Your Email Marketing Service (EMS) asks mailbox providers, such as Gmail and Yahoo Mail, to whitelist your domain or Internet Protocol (IP) address. That is why it’s important to send marketing emails through a reputable EMS, rather than sending emails from your own email server or email account. When confirming your new subscribers (e.g. Via a welcome email), ask them to add your “From” address to their address books. It is a foolproof way to release all future emails from the constraints of the spam filters. This is so easy, yet practised so rarely.
Mailbox providers evaluate more than just the sender’s IP, domain and content. Yahoo! Mail, in particular, pays close attention to your From field addresses. Our internal analysts have even noticed variations in deliverability results from using the address firstname.lastname@example.org versus email@example.com. Avoid frequent changes of From field names. Avoid obscure From field names, such as: “firstname.lastname@example.org”, email@example.com. Use clear, trustworthy From field names, such as: “contact@”, “newsletter@”, “support@”, feedback@”. Stick to a limited number of verified, recognisable From field names. Build a good reputation for those addresses, by sending only engaging, solicited emails, and you’ll notice the difference.
Your email campaigns may contain risky elements that are detrimental to the deliverability of your messages. Here’s a brief checklist to go through before you hit the “Send” button: Be careful with words associated with the language of sales. If overused, they may trigger spam filters and route your emails to junk folders. Risky words include: “prize”, “free”, “bonus”, “buy, “purchase”, “order” etc. Common sense will tell you that one exclamation mark per sentence is enough. Never shout at your subscribers, (e.g. “Buy my e-book now!!!”). Exclamation marks are especially risky in email subject lines. Never overdo the use of “ALL CAPS.” When emphasis is needed, use a maximum of one word per sentence in all capitals, never a whole sentence.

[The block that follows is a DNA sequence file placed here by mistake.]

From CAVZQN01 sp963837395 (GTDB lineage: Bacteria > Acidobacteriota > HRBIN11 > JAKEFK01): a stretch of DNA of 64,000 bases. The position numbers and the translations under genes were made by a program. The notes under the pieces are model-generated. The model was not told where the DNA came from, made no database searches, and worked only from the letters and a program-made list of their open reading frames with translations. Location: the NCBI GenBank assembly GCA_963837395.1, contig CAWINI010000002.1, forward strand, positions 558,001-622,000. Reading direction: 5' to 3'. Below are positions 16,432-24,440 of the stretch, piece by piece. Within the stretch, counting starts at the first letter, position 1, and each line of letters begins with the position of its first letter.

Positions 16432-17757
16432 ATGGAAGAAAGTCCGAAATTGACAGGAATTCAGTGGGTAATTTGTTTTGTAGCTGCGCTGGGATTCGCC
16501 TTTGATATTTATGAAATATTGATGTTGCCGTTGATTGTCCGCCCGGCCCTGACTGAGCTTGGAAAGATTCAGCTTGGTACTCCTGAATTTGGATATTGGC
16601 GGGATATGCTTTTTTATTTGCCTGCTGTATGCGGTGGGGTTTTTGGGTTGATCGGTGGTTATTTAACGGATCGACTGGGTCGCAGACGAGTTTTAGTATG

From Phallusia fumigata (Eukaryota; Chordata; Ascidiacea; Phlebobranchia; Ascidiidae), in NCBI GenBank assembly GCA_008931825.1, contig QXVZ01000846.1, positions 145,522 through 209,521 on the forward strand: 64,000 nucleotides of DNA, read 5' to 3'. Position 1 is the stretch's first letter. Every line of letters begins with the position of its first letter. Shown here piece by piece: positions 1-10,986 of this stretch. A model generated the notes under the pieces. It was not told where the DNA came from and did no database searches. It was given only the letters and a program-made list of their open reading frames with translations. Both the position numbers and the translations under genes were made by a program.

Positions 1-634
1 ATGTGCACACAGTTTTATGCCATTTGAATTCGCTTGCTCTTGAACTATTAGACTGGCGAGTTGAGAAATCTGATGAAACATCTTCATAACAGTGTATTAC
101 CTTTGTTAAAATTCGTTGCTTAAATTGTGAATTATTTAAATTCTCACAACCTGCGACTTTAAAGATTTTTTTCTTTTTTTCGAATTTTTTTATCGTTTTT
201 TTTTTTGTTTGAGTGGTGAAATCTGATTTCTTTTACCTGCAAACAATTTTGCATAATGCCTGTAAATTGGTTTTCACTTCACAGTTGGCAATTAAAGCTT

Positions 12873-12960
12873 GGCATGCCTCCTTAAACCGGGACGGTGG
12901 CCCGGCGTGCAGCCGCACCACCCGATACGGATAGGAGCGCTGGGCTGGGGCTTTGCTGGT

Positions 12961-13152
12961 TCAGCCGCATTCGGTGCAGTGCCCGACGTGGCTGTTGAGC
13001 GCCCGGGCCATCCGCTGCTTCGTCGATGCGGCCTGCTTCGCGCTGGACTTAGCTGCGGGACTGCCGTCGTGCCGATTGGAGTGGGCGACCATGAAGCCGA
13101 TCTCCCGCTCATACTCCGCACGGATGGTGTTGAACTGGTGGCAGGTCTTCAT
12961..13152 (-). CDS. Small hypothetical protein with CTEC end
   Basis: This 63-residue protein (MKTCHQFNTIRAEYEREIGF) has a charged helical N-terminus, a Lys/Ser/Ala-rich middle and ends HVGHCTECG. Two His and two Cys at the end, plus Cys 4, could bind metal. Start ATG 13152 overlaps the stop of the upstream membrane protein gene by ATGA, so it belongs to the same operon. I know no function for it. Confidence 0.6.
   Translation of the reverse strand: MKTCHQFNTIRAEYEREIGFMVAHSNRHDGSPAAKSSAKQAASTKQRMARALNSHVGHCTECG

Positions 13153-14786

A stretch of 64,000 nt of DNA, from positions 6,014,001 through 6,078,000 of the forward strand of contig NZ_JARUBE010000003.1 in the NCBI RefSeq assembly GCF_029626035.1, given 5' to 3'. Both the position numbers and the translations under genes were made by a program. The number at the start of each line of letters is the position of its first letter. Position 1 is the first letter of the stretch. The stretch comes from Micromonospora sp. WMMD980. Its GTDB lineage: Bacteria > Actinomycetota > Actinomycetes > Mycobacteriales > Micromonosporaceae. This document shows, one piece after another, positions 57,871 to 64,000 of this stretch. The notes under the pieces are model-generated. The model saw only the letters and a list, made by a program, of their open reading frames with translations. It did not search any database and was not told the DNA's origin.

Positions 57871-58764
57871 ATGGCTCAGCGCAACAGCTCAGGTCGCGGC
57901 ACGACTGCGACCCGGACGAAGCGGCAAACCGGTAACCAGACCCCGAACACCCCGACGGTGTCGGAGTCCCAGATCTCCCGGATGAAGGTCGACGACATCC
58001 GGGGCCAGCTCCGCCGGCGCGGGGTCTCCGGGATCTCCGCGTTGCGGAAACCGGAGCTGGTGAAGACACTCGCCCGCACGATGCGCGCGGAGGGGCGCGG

Want an easy way to monitor deliverability that costs you nothing? Add a “seeded” list of email addresses using ISPs that your customers use most often, such as Gmail, Yahoo Mail, AOL, and Hotmail. Set up approximately 5 mailboxes at each provider, then include the seed email addresses in your mailing list. After each newsletter is deployed, log into each seed account and verify whether the email was delivered successfully by that provider. Pronto! If you notice a deliverability problem, check your adherence to the other 9 points listed in this post. If you still experience problems, consult with your Email Marketing Service about how to resolve the problem.
Sending emails once every two or three months can be more detrimental than sending multiple emails daily. Why? Your Customers might forget all about you. If subscribers fail to recognise the From field, they may delete your message, hurting your “open” ratio. Even worse, they may forget to sign up for your list and generate negative feedback by marking messages as spam. There are lots of good reasons for maintain